Georgia (mainly 1864).  Great Locomotive Chase ('62), Chickamauga (CSA), Sherman's crucial Atlanta campaign (USA) and march to the sea.

Alabama.  Lots of minor action in N. Ala throughout the war, plus battles of Mobile Bay (USA) and Mobile (USA), cavalry raids by N.B. Forrest (CSA).

West Virginia.  Minor battles in 1861. "Seceded" from Virginia and accepted into the union 1863.  Several significant actions at Harper's Ferry.

Louisiana. Minor and mid-level action through most of the war.  New Orleans (USA), Ft. Hudson (USA), Baton Rouge (USA), Red River Campaign (CSA).

Arkansas.  Minor and mid-level action throughout the war.

Kentucky. Continual minor action until late in the war. Battles of  Mill Springs (USA), Richmond (CSA), Perryville (USA); cavalry raids by J. H. Morgan (CSA).

South Carolina.  Federal control and blockade of most coastal areas early in the war. No inland action until Sherman's highly destructive march across the state, spring of 1865.

North Carolina.  Federal control and blockade of most coastal areas early in the war. No inland action until spring 1865 when Sherman arrived from S.C. and did some relatively minor damage.  Johnston's surrender to Sherman.

Texas.  A few minor or mid-level actions along the Gulf Coast, Brownsville to Galveston.

Missouri.  A few minor engagements throughout the war.

Florida.  One minor unsuccessful Union attempt to invade N. Florida.

Pennsylvania.  Nothing significant . . . except Gettysburg!

Maryland. A smallish Confederate force went through western Md, briefly reached the outskirts of Washington, 1864.  And the battle of Antietam/Sharpsburg (USA), the bloodiest single day of the war.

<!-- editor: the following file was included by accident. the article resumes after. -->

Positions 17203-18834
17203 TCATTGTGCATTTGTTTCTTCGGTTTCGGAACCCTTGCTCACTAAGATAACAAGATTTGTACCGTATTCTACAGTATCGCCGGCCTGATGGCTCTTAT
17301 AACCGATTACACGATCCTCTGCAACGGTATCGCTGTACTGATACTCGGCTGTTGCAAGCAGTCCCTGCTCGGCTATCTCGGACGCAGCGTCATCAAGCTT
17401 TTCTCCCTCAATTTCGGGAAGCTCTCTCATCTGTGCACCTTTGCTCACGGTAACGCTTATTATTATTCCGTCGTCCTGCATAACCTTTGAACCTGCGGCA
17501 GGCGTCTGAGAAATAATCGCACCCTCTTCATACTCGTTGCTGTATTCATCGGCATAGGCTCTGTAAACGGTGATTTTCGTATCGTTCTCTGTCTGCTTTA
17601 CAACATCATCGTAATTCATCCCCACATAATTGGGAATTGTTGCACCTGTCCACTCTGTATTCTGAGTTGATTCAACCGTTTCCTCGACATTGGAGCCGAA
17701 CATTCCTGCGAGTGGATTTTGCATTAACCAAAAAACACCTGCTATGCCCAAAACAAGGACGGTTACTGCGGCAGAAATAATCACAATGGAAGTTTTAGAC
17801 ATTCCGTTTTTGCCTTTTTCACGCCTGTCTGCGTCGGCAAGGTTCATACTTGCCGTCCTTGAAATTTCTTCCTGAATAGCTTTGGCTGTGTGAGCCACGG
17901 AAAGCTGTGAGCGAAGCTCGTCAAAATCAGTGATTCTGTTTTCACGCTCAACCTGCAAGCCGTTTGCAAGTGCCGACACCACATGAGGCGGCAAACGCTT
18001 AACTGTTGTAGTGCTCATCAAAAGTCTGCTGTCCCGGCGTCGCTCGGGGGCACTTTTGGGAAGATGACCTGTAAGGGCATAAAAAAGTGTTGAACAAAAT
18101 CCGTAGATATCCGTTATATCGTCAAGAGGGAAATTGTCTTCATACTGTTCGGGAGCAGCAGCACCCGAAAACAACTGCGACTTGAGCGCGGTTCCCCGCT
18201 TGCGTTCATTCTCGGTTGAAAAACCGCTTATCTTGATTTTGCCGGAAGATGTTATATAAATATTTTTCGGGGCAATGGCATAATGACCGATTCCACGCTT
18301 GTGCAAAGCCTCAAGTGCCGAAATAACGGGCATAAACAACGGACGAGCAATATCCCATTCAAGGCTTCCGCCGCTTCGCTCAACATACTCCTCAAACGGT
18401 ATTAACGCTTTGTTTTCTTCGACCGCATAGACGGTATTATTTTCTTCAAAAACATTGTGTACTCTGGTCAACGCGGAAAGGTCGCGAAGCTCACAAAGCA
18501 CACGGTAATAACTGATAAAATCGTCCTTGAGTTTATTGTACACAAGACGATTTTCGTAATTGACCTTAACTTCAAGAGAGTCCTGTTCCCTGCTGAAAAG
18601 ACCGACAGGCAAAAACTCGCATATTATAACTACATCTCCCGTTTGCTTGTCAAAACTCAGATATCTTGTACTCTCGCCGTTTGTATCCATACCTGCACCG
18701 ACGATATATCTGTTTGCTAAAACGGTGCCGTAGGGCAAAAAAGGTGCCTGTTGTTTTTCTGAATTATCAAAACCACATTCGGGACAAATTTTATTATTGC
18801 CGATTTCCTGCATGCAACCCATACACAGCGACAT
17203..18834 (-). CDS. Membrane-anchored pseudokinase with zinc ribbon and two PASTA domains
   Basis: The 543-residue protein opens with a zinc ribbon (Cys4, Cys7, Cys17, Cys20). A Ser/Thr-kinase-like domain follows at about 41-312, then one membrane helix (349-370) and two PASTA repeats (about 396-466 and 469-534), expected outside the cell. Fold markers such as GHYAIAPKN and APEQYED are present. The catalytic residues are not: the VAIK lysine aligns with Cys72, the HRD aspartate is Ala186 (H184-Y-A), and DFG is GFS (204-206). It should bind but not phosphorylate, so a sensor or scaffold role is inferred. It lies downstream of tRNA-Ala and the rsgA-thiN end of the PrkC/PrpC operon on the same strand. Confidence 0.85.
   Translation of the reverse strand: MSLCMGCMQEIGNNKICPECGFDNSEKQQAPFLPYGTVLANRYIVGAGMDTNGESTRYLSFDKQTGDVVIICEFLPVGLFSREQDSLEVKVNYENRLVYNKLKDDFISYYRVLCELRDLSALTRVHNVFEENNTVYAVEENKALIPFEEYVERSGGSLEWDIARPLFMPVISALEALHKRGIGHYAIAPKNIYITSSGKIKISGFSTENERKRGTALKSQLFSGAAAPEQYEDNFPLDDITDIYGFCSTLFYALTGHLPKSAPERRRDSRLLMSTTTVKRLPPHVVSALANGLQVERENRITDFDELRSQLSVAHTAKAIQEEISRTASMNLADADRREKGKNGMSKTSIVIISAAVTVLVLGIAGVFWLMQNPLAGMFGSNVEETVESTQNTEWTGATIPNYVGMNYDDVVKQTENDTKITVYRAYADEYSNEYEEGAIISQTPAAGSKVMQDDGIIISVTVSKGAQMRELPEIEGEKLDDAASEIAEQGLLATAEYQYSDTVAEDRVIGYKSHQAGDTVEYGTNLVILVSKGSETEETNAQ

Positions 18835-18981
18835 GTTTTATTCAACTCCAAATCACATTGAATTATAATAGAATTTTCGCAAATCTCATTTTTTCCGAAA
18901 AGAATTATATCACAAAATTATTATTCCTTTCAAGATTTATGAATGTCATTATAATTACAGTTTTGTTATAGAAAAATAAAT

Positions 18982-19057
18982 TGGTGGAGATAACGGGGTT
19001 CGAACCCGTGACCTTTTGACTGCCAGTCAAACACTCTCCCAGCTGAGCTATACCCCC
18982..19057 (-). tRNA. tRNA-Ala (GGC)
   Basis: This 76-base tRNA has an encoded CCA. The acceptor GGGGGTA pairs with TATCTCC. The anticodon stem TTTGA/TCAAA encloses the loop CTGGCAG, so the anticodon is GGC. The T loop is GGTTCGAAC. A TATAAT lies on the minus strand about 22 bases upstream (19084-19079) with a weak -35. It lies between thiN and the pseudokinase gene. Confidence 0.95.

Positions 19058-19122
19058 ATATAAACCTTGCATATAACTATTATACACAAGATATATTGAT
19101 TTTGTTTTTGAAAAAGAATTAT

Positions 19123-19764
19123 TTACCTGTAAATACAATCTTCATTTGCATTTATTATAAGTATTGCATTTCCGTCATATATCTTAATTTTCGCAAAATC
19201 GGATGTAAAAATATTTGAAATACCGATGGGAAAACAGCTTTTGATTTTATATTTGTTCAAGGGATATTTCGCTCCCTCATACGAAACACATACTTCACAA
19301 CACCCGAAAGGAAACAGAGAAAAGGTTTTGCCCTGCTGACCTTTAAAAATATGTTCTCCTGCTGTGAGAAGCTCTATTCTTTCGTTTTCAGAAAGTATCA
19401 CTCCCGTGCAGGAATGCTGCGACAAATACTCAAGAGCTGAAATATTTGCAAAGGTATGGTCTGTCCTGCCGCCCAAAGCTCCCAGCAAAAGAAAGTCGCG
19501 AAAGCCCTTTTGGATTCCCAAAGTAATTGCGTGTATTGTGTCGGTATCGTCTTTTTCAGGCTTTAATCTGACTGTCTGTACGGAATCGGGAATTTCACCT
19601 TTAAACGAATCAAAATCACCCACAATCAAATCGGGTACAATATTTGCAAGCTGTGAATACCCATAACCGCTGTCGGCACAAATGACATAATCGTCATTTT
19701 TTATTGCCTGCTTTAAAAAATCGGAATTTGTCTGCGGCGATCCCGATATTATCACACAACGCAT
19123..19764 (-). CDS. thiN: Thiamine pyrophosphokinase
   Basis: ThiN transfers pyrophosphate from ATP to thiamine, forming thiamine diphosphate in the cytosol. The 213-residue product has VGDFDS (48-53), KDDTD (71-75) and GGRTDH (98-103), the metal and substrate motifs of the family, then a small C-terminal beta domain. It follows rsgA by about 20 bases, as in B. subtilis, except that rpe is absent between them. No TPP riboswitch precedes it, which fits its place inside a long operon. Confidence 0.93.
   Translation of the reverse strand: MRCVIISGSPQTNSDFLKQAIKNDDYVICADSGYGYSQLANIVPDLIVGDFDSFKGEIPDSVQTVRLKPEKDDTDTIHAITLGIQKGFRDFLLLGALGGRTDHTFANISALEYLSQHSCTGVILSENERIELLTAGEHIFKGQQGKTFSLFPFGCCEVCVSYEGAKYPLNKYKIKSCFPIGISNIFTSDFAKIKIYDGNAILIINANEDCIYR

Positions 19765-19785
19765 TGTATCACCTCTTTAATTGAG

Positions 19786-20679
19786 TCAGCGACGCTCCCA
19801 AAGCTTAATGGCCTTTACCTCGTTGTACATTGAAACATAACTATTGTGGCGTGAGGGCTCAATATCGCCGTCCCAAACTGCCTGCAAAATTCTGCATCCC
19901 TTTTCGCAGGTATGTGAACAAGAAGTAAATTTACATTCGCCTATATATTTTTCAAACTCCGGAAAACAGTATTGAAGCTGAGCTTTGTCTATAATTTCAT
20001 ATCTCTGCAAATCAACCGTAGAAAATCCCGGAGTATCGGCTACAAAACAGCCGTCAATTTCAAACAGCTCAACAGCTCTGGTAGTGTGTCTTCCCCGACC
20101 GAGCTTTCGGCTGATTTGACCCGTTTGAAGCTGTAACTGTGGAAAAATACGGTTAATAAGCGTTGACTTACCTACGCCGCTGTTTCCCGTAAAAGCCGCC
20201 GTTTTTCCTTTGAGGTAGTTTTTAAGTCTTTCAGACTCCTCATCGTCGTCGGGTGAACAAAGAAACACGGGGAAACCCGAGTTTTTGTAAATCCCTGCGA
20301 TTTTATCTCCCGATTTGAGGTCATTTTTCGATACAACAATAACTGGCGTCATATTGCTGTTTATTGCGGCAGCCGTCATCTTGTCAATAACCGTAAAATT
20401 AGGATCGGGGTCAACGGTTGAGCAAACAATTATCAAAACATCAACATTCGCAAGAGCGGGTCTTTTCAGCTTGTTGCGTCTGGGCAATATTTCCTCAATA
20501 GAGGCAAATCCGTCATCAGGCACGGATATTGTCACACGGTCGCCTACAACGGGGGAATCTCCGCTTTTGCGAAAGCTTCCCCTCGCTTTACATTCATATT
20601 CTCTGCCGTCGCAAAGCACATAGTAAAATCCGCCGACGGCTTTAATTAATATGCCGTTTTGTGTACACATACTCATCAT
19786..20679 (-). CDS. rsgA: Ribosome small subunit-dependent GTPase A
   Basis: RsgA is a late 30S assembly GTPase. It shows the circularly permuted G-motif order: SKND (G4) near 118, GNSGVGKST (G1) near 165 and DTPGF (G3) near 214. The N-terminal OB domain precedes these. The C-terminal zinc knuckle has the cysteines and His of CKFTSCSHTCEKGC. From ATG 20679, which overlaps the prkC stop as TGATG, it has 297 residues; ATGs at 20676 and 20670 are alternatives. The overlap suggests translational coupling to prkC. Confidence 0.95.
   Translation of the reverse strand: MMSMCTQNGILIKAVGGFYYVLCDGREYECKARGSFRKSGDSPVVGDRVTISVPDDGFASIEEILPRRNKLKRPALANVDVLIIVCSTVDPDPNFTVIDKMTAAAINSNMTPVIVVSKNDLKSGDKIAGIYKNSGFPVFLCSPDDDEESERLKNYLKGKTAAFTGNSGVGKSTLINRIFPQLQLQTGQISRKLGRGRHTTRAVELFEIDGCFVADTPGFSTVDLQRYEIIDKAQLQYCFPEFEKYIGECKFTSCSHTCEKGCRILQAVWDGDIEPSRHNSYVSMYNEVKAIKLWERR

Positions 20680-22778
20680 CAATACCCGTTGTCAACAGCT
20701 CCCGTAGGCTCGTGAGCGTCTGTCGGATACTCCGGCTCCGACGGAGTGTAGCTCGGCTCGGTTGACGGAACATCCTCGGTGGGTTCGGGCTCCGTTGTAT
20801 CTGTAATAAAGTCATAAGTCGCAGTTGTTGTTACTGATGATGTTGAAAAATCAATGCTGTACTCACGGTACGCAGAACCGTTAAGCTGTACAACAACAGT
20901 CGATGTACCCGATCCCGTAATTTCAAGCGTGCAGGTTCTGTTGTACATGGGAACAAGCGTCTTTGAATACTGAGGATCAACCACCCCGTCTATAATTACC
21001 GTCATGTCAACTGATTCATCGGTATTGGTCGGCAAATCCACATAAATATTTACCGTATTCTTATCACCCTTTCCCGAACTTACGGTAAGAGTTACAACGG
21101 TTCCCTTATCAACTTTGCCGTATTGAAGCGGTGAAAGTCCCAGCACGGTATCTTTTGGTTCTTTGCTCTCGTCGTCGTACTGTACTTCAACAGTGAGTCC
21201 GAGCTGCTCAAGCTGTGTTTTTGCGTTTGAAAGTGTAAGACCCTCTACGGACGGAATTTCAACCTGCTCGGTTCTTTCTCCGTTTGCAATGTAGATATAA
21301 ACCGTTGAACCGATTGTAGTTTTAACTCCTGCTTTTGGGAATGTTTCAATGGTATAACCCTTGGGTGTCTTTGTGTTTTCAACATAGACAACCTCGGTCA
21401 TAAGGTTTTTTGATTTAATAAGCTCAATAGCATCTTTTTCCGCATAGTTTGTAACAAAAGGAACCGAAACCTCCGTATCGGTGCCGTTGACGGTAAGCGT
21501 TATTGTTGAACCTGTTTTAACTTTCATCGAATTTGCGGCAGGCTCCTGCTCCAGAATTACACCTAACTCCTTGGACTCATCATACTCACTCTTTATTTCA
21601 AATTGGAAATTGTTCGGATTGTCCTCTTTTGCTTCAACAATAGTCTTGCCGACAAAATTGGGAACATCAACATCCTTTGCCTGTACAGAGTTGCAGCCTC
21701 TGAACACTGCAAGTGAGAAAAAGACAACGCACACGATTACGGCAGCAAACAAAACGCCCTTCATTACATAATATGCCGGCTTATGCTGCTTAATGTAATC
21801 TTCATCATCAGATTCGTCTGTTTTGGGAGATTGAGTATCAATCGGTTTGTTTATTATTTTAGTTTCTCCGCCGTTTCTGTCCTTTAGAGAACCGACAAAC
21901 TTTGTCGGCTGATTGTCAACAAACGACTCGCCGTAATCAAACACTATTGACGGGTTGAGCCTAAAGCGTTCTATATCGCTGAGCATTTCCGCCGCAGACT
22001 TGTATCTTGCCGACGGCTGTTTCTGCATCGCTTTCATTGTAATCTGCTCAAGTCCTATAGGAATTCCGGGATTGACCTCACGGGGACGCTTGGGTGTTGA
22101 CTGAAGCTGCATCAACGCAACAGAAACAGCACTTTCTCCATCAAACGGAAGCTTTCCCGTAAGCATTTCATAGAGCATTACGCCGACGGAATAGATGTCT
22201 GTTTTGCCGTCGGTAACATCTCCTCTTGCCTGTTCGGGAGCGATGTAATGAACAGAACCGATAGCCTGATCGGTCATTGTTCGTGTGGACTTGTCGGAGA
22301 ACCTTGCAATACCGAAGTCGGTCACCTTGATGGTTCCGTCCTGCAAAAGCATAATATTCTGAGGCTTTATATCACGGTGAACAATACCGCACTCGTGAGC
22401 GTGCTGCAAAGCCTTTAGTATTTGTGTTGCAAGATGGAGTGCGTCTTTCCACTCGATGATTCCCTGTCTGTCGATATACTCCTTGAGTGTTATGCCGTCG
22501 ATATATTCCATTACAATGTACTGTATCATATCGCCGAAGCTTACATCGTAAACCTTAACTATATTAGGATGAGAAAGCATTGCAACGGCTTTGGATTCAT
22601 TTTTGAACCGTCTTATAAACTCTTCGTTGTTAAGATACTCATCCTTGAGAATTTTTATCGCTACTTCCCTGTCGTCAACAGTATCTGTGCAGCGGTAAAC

Ohio. One brief, unsuccessful Confederate raid by J. H. Morgan's cavalry raiders.

New Mexico Territory. One early attempt by a Confederate force from Texas to go across the Southwest and invade California. It was sent straggling back to Texas by Union garrisons in far western forts.

The Cost in Lives

About 620,000 Americans died in the war, roughly half on the battlefield, and half due to disease, accidents, and the like.  This is approximately equal to Americans killed in all other wars combined from the Revolutionary War through the 1991 Persian Gulf War.

The ten costliest battles (killed, wounded, missing, captured):

1) Gettysburg PA, July 1-3 1863: 51,000 of 157,000.  Winner: Union
2) Chickamauga GA, Sept 19-20 1863: 35,000 of 124,000.  Winner: Confederacy
3) Chancellorsville VA, May 1-4 1863: 30,000 of 194,000.  Winner: Confederacy.
4) Spotsylvania VA, May 8-19 1864: 27,000 of 133,000.  Winner: Confederacy
5) Antietam/Sharpsburg MD, Sep 17, 1862: 26,000 of 127,000.  Winner: Union.
6) The Wilderness VA, May 5-7 1864: 25,000 of 162,000.  Inconclusive.
7) 2nd Manassas/2nd Bull Run VA, Aug 29-30 1862: 25,000 of 124,000.  Winner: Confederacy.
8) Stone River/Murfreesboro TN, Dec 31 1862: 25,000 of 77,000.  Winner: Union.
9) Pittsburgh Landing/Shiloh TN, Apr 6-7 1862: 24,000 of 103,000.  Winner: Union.
10) Fort Donelson TN, Feb 13-16 1862: 19,000 of 48,000.  Winner: Union.